Not for a minute do I buy Natalie and Richard as brother and sister, Saskia Reeves and Clive Owens respectively. It’s not the fault of the actors, but the fault of the script. There isn’t enough-hell, there isn’t any, really-interaction between them as brother and sister to firmly establish the familial connection. In addition, they grew up apart as their parents divorced when Natalie was….twelve? Something like that. Natalie went with her father, which is another stretch of the imagination. Added thought at a much later date-perhaps this means that she was sexually abused by the father. Anyway, continue. If anybody would have gone with the father, it would have been the boy. The whole first ten minutes is short-hand for their relationship which is supposedly fraught with sexual tension. Since I can’t see them as siblings, it doesn’t exactly bother me when they’re attracted to each other.
That’s the next problem, however. I don’t believe that they’re attracted to each other. There is no sexual chemistry between the two, and it is clearly a script-driven conceit. In fact, the whole movie is based on that premise so when the premise falls through, the whole movie cannot sustain any kind of interest. When Natalie and Richard finally give into their passion, it is curiously flat. I also burst out laughing when Natalie keeps pleading with Richard to make her stop. I have a feeling it’s supposed to be gut-wrenching for her or something, but it’s just silly. This time, it is the fault of Reeves as she can’t carry off the torment very well, especially not with that vacuous look on her face.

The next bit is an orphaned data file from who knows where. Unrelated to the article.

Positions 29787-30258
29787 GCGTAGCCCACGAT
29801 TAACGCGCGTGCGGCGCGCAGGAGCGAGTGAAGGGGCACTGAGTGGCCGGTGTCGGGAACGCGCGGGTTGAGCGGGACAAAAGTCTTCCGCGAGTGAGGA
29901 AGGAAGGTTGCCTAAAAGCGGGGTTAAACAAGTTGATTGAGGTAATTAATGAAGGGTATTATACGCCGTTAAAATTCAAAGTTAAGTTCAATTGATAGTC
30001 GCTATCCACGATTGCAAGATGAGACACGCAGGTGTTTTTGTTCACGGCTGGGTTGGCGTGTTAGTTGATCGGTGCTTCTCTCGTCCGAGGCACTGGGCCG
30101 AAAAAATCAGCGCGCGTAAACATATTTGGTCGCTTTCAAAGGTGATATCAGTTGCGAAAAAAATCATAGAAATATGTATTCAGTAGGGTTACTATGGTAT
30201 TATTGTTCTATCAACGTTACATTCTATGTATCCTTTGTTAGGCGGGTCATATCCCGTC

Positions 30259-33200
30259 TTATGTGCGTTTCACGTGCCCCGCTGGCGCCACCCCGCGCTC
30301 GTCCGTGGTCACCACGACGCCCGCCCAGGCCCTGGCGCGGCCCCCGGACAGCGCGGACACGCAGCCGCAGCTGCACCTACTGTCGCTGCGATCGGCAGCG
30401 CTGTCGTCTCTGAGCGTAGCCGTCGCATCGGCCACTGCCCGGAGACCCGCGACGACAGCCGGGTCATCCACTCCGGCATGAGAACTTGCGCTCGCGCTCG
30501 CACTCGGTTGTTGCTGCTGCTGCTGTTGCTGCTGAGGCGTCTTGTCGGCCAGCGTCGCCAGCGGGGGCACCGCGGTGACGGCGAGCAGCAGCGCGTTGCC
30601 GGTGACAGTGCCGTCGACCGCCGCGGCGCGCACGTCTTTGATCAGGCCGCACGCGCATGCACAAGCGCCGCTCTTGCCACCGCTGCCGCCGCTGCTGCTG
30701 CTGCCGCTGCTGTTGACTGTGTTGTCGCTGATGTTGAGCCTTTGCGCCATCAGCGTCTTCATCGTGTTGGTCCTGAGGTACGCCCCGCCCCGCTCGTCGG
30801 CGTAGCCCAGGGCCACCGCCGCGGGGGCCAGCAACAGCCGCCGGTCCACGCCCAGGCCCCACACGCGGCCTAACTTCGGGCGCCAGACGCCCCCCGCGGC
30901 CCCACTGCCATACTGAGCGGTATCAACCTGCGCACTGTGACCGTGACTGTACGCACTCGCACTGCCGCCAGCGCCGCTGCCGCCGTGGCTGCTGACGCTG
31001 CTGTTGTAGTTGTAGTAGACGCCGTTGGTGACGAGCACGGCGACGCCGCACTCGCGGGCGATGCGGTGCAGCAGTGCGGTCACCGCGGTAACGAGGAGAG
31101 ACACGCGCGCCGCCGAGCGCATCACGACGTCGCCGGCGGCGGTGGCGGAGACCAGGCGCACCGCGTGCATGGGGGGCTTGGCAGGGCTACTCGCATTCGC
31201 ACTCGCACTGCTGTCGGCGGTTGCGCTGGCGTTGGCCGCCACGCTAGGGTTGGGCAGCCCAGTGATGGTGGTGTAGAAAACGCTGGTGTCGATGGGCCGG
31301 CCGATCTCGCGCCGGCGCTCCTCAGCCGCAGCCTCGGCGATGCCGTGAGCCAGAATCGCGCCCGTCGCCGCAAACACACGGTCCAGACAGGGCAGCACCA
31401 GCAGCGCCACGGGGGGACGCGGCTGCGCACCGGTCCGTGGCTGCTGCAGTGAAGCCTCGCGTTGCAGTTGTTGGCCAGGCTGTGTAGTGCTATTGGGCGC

I will have to give major props to the movie for one thing-the frank nudity. Not because I’m prurient by nature or anything-though, of course, I am-but because it makes it seem so natural. It’s erotic, but it’s not dirty as it seems to be in this country. The shagging seems healthy and sexual as it should be, except when Natalie and Richard go at it. Then it just seems tepid and boring. Like I said, however, Natalie has really nice breasts and Richard is built nicely as well.